Who is bombing whom in the Middle East? It's amazing they don't all hit each other

Who is bombing whom in the Middle East?

Robert Fisk untangles the countries and factions
China's influence on fashion: At the top of the game both creatively and commercially

China's influence on fashion

At the top of the game both creatively and commercially
Lord O’Donnell: Former cabinet secretary on the election and life away from the levers of power

The man known as GOD has a reputation for getting the job done

Lord O'Donnell's three principles of rule
Rainbow shades: It's all bright on the night

Rainbow shades

It's all bright on the night
'It was first time I had ever tasted chocolate. I kept a piece, and when Amsterdam was liberated, I gave it to the first Allied soldier I saw'

Bread from heaven

Dutch survivors thank RAF for World War II drop that saved millions
Britain will be 'run for the wealthy and powerful' if Tories retain power - Labour

How 'the Axe' helped Labour

UK will be 'run for the wealthy and powerful' if Tories retain power
Rare and exclusive video shows the horrific price paid by activists for challenging the rule of jihadist extremists in Syria

The price to be paid for challenging the rule of extremists

A revolution now 'consuming its own children'
Welcome to the world of Megagames

Welcome to the world of Megagames

300 players take part in Watch the Skies! board game in London
'Nymphomaniac' actress reveals what it was really like to star in one of the most explicit films ever

Charlotte Gainsbourg on 'Nymphomaniac'

Starring in one of the most explicit films ever
Robert Fisk in Abu Dhabi: The Emirates' out-of-sight migrant workers helping to build the dream projects of its rulers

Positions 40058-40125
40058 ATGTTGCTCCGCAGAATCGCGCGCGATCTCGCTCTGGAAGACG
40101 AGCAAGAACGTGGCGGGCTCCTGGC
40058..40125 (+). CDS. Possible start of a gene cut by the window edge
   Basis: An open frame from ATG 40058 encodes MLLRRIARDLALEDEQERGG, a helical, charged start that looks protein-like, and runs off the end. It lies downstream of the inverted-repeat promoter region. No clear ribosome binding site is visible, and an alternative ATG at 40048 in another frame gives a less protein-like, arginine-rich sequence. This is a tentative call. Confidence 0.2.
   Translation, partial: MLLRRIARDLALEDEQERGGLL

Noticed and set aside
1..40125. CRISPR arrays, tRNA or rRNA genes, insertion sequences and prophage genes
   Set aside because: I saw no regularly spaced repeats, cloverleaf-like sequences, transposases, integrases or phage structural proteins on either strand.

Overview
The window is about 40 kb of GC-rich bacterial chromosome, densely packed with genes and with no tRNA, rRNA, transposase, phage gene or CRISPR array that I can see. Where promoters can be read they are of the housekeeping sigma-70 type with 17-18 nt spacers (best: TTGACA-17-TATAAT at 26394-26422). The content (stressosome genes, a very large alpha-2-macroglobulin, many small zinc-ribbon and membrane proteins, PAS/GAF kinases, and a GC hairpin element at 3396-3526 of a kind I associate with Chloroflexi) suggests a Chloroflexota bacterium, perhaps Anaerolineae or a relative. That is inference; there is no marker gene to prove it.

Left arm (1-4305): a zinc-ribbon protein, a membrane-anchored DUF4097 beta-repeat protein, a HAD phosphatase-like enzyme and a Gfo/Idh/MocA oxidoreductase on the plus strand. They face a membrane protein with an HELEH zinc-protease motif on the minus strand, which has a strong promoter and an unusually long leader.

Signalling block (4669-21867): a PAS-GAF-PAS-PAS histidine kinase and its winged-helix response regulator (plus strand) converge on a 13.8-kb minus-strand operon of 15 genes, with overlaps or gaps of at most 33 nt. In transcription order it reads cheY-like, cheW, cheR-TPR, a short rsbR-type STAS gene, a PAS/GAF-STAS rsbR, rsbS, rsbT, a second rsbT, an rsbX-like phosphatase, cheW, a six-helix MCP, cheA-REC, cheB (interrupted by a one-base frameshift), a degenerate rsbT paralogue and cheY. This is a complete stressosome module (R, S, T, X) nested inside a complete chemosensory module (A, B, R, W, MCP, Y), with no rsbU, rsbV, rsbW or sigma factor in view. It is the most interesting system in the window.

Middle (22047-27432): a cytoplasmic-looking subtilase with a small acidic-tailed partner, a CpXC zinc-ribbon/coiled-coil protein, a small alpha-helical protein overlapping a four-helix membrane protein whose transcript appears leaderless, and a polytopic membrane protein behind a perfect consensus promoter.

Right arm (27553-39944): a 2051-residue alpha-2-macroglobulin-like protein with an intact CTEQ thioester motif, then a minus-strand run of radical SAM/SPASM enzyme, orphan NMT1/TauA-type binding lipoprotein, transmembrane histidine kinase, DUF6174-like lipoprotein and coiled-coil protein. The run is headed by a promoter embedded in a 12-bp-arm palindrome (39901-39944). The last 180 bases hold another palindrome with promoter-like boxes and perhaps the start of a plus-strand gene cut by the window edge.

Robert Fisk in Abu Dhabi

The Emirates' out-of-sight migrant workers helping to build the dream projects of its rulers
Vince Cable interview: Charging fees for employment tribunals was 'a very bad move'

Vince Cable exclusive interview

Charging fees for employment tribunals was 'a very bad move'
Iwan Rheon interview: Game of Thrones star returns to his Welsh roots to record debut album

Iwan Rheon is returning to his Welsh roots

Rheon is best known for his role as the Bastard of Bolton. It's gruelling playing a sadistic torturer, he tells Craig McLean, but it hasn't stopped him recording an album of Welsh psychedelia
Russell Brand's interview with Ed Miliband has got everyone talking about The Trews

Everyone is talking about The Trews

Russell Brand's 'true news' videos attract millions of viewers. But today's 'Milibrand' interview introduced his resolutely amateurish style to a whole new crowd
Morne Hardenberg interview: Cameraman for BBC's upcoming show Shark on filming the ocean's most dangerous predator

It's time for my close-up

Meet the man who films great whites for a living